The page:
The Olive Ridge Campground is located within the Roosevelt National Forest, situated near the southeastern corner of Rocky Mountain National Park at an elevation of 8,350 feet.
Olive Ridge is close to the Wild Basin area of the Rocky Mountain National Park. Several trailheads are in the area, including Wild Basin, Finch Lake and Sandbeach Lake trails. Popular activities include fishing, hiking and mountain climbing.
There are 56 sites in the campground. Twenty six are suitable for RV camping and 30 are more suitable for tents. Tents must be confined to the provided tent pads (14'x16'). There is a maximum of eight people per single site. Sites #26 and #39 are oversized and will accommodate 10 people at an additional fee. Each site has a picnic table and fire ring or grill. Vault toilets, andd trash services are provided. Firewood is for sale in the campground.
This peaceful campground is heavily wooded with a mixture of ponderosa pine and aspen trees. The interior roads are gravel/dirt.
Afternoon thunderstorms should be expected during the summer months.
Rocky Mountain National Park's main entrance is 14 miles north of the campground, in Estes Park. With lush valleys and craggy peaks reaching elevations higher than 14,000 feet, visitors are provided opportunities for countless breathtaking experiences and adventures. Scenic driving, hiking, backpacking, fishing, horseback riding and wildlife viewing are popular activities in the park.
Estes Park is a full-service community 15 miles from the campground. Dining, shopping, rafting, fly fishing, horseback riding and golfing opportunities await. Lake Estes offers boating, sailboarding and fishing.
ADA Access: N
Very nice, well-maintained campground near Wild Basin section of Rocky Mountain National Park. No water on site but it is available a short distance away from Crystal Springs in Allenspark (https://sites.google.com/site/apwaterandsanitation/gui-information/crystal-springs)
A mixture of reserved and walk-up sites. Campground hosts were helpful trying to accommodate those who arrived without reservations but found campground full [a fair number of sites with reservations were not occupied during our stay].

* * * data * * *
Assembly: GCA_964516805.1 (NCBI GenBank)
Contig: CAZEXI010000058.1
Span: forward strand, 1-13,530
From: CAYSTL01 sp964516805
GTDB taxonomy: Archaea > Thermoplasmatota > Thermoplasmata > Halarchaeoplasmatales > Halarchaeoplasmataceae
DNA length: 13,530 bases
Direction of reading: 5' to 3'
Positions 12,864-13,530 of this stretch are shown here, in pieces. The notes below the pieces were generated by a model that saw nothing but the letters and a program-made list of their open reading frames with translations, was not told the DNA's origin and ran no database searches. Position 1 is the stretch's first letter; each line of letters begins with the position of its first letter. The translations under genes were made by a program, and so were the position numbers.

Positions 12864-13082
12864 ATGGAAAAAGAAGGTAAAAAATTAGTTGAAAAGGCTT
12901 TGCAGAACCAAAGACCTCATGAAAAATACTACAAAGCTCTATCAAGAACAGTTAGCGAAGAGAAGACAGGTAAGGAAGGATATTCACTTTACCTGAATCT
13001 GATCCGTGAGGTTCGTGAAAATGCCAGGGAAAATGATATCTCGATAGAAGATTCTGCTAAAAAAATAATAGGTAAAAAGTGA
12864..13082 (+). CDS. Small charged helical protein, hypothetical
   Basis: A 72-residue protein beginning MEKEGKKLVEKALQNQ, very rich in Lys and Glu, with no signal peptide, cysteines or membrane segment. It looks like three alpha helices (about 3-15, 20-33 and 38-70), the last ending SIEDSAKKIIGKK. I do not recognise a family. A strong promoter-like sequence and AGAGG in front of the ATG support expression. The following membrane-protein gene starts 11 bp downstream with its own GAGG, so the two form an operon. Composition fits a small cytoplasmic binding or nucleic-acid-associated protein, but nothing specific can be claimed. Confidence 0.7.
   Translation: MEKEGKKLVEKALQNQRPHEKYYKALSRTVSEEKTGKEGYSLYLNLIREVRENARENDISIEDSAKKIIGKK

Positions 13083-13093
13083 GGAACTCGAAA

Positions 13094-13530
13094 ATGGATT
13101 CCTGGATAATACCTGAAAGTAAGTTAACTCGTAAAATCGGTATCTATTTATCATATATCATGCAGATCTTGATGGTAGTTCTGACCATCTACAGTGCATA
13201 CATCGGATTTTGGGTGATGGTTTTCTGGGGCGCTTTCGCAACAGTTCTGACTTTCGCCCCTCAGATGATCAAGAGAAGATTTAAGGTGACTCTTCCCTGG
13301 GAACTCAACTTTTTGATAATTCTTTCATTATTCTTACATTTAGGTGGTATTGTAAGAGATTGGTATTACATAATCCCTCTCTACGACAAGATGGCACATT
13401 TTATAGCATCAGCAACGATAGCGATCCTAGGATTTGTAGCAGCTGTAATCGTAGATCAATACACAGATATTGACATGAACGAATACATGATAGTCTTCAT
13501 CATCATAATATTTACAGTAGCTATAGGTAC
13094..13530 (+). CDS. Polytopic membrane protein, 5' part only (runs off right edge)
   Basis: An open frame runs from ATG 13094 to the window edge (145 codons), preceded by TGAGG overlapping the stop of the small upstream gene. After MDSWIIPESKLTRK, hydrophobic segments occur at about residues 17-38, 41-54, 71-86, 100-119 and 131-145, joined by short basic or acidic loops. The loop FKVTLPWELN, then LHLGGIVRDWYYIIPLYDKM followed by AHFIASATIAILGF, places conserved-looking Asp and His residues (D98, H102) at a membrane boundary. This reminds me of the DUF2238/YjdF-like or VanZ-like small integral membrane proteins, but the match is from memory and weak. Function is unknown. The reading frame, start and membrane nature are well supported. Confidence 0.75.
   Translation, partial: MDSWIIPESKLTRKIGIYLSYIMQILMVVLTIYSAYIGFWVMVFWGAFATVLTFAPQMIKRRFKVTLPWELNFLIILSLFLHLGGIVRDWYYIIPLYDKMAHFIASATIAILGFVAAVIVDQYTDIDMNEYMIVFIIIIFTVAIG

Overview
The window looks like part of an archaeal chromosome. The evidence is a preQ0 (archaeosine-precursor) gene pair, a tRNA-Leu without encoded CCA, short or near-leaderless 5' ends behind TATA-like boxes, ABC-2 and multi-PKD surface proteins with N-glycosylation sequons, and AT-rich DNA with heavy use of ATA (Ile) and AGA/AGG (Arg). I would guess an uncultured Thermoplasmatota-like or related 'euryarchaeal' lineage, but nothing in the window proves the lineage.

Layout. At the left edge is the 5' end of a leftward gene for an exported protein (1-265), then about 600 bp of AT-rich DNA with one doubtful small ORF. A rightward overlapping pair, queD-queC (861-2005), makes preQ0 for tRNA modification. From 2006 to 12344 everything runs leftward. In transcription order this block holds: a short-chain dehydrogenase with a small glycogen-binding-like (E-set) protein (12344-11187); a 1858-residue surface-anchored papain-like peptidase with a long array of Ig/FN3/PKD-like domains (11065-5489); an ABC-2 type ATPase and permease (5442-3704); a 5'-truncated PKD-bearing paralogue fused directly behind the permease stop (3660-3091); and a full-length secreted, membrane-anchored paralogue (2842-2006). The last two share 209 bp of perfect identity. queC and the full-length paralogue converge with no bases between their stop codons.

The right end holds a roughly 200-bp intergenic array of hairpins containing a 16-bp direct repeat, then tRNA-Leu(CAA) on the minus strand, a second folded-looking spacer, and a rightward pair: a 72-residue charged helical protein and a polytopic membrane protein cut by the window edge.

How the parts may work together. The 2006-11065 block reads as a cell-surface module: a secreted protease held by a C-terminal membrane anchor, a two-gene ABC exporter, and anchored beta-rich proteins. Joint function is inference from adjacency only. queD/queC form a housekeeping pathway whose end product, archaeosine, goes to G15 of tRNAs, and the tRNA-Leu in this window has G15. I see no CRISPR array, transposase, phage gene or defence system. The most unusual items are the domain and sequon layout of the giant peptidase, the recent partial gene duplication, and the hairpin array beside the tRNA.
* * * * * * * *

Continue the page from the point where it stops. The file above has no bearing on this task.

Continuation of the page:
Nice tent pads on all sites and bear boxes. Site sizes vary and larger RVs had difficulty with tight turns or limited space in some sites. Some noise from highway even on sites furthest from road, but not generally an issue.
I have loved this campground for several years now. What was once quiet, close to cool towns, and clean, now feels crowded, groups are loud at night, and cars can be heard on the nearby highway. The worst of it all though, is there are a few residential sites on either side of the campground. One blasts music all day each day and the other has two dogs that bark incessantly at night. I am not sure I’ll be staying here much more. It’s too bad.
Had a reservation for 2 nights but ended up only staying one due to the freezing cold and down pouring rain. Campground was nice, clean, well cared for. We did see some scrapes on a bunch of trees- moose? Bears? Not sure. Was a bit of a drive into Estes and RMNP with a ton of construction going on. When the construction is over that should be a nice short drive.
We stayed here for a night when we wanted to explore Boulder, but this campground is close enough to the Estes Park entrance to Rocky Mountain National Park that you could use it as your base for exploring the east side of RMNP. You can get up there in about 20-25 minutes.
Tip: Don't pay attention to a 'Campground Full' sign early in the day, especially at campgrounds with non-reservation sites. People leave every day, even on a Saturday in July. Sites 1 through 25 and 38 (cool site) are non-reservation sites, and we managed to get site 7 at 9 am when we noticed people packing. They told us they'd be out in less than an hour; we paid the fee, put our tag on the post, and waited out front.
This campground has the usual 'amenities' of a Forest Service campground in Colorado (tent pad, food locker, fire ring, cooking grill, vault toilets) except water. Water spigots throughout the campground were wrapped up. We always carry plenty of water to Forest Service campgrounds just in case.
The non-reservation loop has more private sites than the reservation loop especially if you have a tent. You can hide pretty far back on sites 5, 19 and 20 (and possibly others). This campground also has shade provided by pineand aspen; the pine beetle infestation is not prevalent in this part of Colorado south of RMNP's east side.
The sites in the center of the reservation loop are like one big open neighborhood. The trees are nice, but you can see all your neighbors. If you want privacy, stick to the outside of the loop if you have a tent. You can pitch your tent fairly far away from the road at some sites. (I love tents/tent sites but I don't like to sleep on the ground anymore. We have a teardrop.)
But….the coolest site is #38, and it's not reservable. See the photo. It's not very private, but the big rock is something no other site has. #34 all by itself on the inner part of the loop also looks cool.